Serena Ryder

Balancing act.

Autumn 2016, Serena Ryder, FYI Music

The idea of utopia has become synonymous with paradise: an imagined glowing, smooth-running, conflict-free way of life. For Serena Ryder, the concept is about to become concrete, and perhaps a little more complex. The 33-year-old Millbrook, Ontario, native has named her fifth studio album after this state of existence. Utopia, due for release this fall, follows up on Ryder’s immensely popular Harmony, released in 2012. Three years in the making, Utopia is not as blissful as the title might imply—or even as Ryder first imagined.

“I started making the album in a really bright, bright place in my life,” the singer explains. “And then it got really fucking dark…I was writing from this place where I wasn’t even feeling anything. I was on medication and I couldn’t feel any feelings, or, like 50 per cent of my feelings,” she says. Ryder has spoken candidly about her struggle with depression in the past. With Utopia, she draws from both extremes.

Ryder created a symbol for the album: a triangle, with a black, a white, and a grey side. “[The symbol] is based on the [aboriginal] story of the two wolves,” she says, diving into the parable: an elder tells a grandchild that within everyone there transpires a battle between a light wolf and a dark wolf, good vs. evil. When the grandchild asks which wolf wins, the elder responds, “The one you feed.”

Ryder does not shy away from pain nor does she strive for euphoria.

Ryder’s interpretation of the Cherokee fable—first told to her years ago by long-time friend Simon Wilcox—informed Utopia: “The record is based on feeding both wolves and making them grey.” Wilcox was a key writing partner for Ryder—one of many (others include Meghan Kabir, producer Thomas “Tawgs” Salter, and Jerrod Bettis). “I’ve written with a bunch of different friends on this album—it’s exciting,” she says. “I’ve written with people I feel really comfortable with.”

Writing alongside trusted partners has yielded a diverse repertoire on Utopia; the album shines with Ryder’s willingness to explore every avenue of her journey. “There are three very defined varieties of songs on this record,” she explains. “Four of them are very dark and stripped back; four of them are exciting and full and bright; four of them are very balanced.”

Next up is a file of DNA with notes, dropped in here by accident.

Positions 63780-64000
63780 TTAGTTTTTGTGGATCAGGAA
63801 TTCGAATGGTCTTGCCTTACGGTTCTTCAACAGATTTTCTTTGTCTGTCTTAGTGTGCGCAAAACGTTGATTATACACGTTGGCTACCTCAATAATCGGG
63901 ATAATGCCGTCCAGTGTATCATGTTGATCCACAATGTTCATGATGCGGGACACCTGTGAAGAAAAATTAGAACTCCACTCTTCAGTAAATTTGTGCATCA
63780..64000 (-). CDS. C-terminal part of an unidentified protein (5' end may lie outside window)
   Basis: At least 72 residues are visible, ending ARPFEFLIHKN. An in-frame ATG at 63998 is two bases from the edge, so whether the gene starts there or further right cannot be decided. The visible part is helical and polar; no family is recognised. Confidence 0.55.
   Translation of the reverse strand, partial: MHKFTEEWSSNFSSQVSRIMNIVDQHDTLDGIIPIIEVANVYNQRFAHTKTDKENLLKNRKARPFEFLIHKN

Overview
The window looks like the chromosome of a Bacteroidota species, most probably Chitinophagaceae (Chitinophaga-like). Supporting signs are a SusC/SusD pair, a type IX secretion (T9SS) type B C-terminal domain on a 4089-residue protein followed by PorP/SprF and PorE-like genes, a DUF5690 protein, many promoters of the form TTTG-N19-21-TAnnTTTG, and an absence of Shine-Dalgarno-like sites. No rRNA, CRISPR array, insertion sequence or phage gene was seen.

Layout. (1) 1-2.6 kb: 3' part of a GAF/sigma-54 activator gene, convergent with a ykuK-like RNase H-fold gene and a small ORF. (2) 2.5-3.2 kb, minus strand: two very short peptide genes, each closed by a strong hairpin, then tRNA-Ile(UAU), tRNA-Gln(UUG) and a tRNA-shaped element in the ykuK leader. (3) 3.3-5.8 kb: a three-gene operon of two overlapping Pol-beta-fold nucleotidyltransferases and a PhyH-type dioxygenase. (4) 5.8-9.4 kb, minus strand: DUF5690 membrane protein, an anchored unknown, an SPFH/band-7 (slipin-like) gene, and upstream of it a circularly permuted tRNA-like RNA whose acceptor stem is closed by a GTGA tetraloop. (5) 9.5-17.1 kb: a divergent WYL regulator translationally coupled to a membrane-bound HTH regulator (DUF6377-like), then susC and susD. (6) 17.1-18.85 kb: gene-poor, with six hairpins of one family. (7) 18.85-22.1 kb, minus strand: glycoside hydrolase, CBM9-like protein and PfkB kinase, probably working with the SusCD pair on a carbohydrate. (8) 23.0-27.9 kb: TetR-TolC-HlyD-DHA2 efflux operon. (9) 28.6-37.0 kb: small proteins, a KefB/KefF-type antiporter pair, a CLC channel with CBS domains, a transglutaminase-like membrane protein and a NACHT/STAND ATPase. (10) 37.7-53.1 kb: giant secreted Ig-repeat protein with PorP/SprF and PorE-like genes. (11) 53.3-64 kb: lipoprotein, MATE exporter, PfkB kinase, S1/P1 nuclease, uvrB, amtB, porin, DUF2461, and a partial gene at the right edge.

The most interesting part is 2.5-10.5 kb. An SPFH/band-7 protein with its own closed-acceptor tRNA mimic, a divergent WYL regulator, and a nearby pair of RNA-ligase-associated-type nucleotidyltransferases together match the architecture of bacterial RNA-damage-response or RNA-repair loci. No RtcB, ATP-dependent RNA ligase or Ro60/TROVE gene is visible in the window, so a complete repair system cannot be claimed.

These distinct categories create an engaging experience for the audience, who are guided through Ryder’s highs and lows by clever wordplay. Lines lead seamlessly one into the next, propelled by the versatility of her vocals—a standout in tender numbers like “Killing Time” where the lyrics set an intimate scene against a crisp drum beat, allowing her raspy timbre to soar through vocalizations displaying the underlying vulnerability. Embodying Utopia’s balanced category is the album’s first single, “Got Your Number”, an empowering breakup anthem with non-stop numerical puns. The song is an approachable access point to Ryder’s quick wit, finding fun for the listener even in a heart-wrenching event—existing in that ever-important middle state.

“That’s the balance we’re all looking for, I believe,” Ryder says. “Everybody thinks that if you’re a spiritual person that you have to be all on the right side, and all bright and perfect, and never drink, and never eat badly, and never say fuck—but it can’t be the opposite either. It’s actually a marriage of the two that makes up that balance. So that’s what utopia means to me—that grey area.”

Three years in the making, Utopia is not as blissful as the title might imply—or even as Ryder first imagined.

Every aspect of Utopia is grounded in Ryder’s triangular symbol and the tale of the two wolves—a connection made stronger through her research into her Ojibwe heritage. “It’s funny, because even before I really knew a lot of that, I was really drawn to the story of the wolves.”

Using the wolves’ battle to form a connection between opposing sides, Ryder does not shy away from pain nor does she strive for euphoria. And even though the album has been finalized, allowing her to breathe a sigh of relief, the journey never ends. “You just don’t know. Questions are always there,” she says. “And when the record’s out, there’s a whole bunch of answers you can learn from.”

Making music has become a continuous system of one emotion feeding into another, crafted from Ryder’s joy, despair, and everything in between to form her own little utopia.

Photo by Richard Sibbald.